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Introducing RedPatch (Ksplice Blog)

Introducing RedPatch (Ksplice Blog)

Posted Nov 15, 2012 5:22 UTC (Thu) by Cyberax (✭ supporter ✭, #52523)
In reply to: Introducing RedPatch (Ksplice Blog) by paulj
Parent article: Introducing RedPatch (Ksplice Blog)

Again, wrong. GPL forces you to supply source code if you distribute a product to a some other entity.

GPL does NOT force you to distribute it in the first place. For example, I might have some personal code under the GPL. I can give it to you and say: "If you distribute this code to someone else, I won't give you any more of my code". That's totally legal under the GPL and it's what RedHat is doing.


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Introducing RedPatch (Ksplice Blog)

Posted Nov 15, 2012 6:31 UTC (Thu) by raven667 (subscriber, #5198) [Link]

That doesn't seem exactly right. RedHat isn't withholding any code from anybody, that are just distributing their kernel changes as a single patch and aren't providing an annotated changelog publicly. If you want the changelog and annotated individual change sets then you can be a subscriber, a subscription that can be terminated. The code is under the GPL, the bug tracker data is not.

IIts kind of silly as well because in most cases the individual change sets are also submitted and integrated into the mainline kernel. I don't know how many changes are only made in customer facing redhat kernels that aren't upstream, if any. Its probably hard to tell automatically because the same bug fix or feature might be coded slightly differently between different kernel versions

Introducing RedPatch (Ksplice Blog)

Posted Nov 15, 2012 8:52 UTC (Thu) by paulj (subscriber, #341) [Link]

If you're distributing personal code, then you're not subject to the GPL. Nothing you do with that code can violate the GPL, for you're not reliant on GPL right to distribute the work (though, it may make it hard or impossible for others to exercise the GPL rights you say you're giving them). RedHat are largely distributing other peoples' code, exercising GPL rights given to them, a different situation.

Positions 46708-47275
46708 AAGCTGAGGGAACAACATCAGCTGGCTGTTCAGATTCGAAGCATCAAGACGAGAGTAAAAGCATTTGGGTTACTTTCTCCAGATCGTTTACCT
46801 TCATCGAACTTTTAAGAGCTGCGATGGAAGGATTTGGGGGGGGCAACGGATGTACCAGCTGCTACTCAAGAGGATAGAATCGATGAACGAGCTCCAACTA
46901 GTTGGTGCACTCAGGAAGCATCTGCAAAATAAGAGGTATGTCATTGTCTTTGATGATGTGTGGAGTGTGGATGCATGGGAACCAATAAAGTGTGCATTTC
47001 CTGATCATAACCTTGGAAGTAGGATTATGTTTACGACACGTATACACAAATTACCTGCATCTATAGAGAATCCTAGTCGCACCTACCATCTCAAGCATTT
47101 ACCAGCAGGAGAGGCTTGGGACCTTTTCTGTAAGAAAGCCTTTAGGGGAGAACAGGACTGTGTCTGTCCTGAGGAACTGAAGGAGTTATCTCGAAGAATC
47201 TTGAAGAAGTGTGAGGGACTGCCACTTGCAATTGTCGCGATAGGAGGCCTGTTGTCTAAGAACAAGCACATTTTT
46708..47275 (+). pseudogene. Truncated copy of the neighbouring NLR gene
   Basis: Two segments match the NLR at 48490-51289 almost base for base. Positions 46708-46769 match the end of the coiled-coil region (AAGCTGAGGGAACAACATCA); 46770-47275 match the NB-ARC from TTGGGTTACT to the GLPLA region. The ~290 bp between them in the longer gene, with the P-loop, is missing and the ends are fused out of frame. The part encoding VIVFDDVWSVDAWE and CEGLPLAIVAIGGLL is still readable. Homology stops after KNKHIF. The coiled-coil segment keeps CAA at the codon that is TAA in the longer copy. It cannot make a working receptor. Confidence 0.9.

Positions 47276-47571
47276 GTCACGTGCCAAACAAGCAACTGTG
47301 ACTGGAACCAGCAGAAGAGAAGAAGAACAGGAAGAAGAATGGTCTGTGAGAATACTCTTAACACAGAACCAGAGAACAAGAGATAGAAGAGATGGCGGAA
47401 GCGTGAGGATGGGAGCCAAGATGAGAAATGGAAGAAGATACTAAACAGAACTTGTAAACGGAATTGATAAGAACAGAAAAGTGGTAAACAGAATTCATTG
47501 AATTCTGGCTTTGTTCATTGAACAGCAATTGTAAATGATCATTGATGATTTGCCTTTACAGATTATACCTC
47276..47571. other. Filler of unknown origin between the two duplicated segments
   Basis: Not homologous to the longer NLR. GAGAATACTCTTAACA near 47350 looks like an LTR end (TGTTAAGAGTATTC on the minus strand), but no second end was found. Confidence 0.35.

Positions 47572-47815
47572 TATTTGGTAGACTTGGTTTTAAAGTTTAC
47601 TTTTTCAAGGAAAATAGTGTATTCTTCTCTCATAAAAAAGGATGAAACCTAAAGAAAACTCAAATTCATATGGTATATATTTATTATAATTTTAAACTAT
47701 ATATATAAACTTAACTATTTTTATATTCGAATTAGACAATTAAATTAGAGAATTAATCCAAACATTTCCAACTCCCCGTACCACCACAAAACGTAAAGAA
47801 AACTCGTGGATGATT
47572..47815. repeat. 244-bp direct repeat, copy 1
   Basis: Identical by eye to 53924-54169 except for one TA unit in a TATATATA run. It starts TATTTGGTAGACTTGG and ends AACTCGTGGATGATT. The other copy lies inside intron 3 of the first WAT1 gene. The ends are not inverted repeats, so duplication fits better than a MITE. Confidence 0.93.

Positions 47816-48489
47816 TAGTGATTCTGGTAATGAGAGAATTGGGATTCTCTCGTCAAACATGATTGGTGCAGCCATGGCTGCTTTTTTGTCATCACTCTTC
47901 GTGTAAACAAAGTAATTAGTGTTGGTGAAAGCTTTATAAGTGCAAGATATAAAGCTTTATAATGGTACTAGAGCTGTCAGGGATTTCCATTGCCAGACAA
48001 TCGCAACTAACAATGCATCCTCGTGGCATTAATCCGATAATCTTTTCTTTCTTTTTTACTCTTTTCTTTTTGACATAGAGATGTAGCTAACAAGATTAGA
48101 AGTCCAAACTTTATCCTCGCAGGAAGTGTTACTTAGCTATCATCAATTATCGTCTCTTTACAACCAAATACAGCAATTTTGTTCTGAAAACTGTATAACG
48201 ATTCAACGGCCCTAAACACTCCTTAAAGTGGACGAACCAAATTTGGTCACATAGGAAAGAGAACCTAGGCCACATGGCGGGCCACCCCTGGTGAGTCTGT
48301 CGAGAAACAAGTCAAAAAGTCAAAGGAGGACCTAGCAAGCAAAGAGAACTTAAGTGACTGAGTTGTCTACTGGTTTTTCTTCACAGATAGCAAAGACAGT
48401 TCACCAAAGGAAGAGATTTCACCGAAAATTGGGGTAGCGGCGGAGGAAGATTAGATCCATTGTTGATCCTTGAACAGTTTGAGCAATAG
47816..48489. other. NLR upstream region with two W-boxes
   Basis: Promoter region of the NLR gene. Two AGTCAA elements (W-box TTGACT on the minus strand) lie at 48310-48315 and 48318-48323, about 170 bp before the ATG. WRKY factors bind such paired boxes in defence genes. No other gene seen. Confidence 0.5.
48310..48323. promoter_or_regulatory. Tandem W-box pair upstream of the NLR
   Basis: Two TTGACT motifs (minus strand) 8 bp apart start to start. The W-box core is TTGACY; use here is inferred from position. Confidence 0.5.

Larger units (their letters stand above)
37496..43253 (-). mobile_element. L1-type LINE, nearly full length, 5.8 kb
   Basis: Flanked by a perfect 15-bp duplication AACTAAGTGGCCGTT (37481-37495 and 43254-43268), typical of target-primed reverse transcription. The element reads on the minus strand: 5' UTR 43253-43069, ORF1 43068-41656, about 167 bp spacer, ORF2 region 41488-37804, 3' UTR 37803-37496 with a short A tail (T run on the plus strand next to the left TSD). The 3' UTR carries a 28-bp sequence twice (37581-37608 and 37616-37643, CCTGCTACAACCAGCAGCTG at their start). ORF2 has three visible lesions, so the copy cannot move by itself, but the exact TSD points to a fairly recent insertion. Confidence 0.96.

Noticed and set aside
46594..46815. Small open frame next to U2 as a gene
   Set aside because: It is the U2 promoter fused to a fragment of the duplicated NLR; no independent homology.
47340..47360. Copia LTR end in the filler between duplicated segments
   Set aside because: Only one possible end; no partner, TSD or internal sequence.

Distributing under the GPL *does* force you to distribute the source, if you distribute the work at all. Further, if at any point you distribute in binary-only form, then you are obliged to provide source to *any* 3rd party, for a specified period. This obligation, once incurred, can not be terminated.

Anyway, the point I wanted to make was more about the patches, and whether RedHat making split-out kernel patches available had anything to do with honouring their GPL commitments. If it does, then RedHat should be providing those split-out patches to *any 3rd party*, and if they do not do this then they are in breach of the GPL.

Introducing RedPatch (Ksplice Blog)

Posted Nov 15, 2012 8:58 UTC (Thu) by Cyberax (✭ supporter ✭, #52523) [Link]

> Distributing under the GPL *does* force you to distribute the source, if you distribute the work at all.

Can you please read this article again?

RedHat distributes source code of all patches. Under the GPL. You can get a RHEL subscription and you'll get access to them. Under the GPL.

You can then take these patches and re-distribute them. That's not a problem at all, you're totally free to do it. Under the GPL.

However, RedHat will revoke your access to the RHEL repository should you do this. I.e. they won't give you any further updates - neither in binary form nor in source-code form.

> If it does, then RedHat should be providing those split-out patches to *any 3rd party*
Can you provide a reference to that in the GPL? I'm under impression that GPL kicks in during the moment of distribution only.

Introducing RedPatch (Ksplice Blog)

Posted Nov 24, 2012 5:12 UTC (Sat) by steffen780 (guest, #68142) [Link]

"Further, if at any point you distribute in binary-only form, then you are obliged to provide source to *any* 3rd party, for a specified period."

Are you sure about this? Unless I'm severely mistaken the GPL requires you to make the sources available to the party/parties to whom you shipped GPLd stuff. It does not require you to make anything available to anyone else.

Introducing RedPatch (Ksplice Blog)

Posted Nov 24, 2012 5:29 UTC (Sat) by mjg59 (subscriber, #23239) [Link]

3(b) requires that you provide a written offer valid for any third party if you only distribute binaries. You can avoid that requirement by distributing under 3(a) instead (ie, provide binary *and* source simultaneously)

Introducing RedPatch (Ksplice Blog)

Posted Nov 25, 2012 1:18 UTC (Sun) by steffen780 (guest, #68142) [Link]

My bad, so I was severely mistaken.


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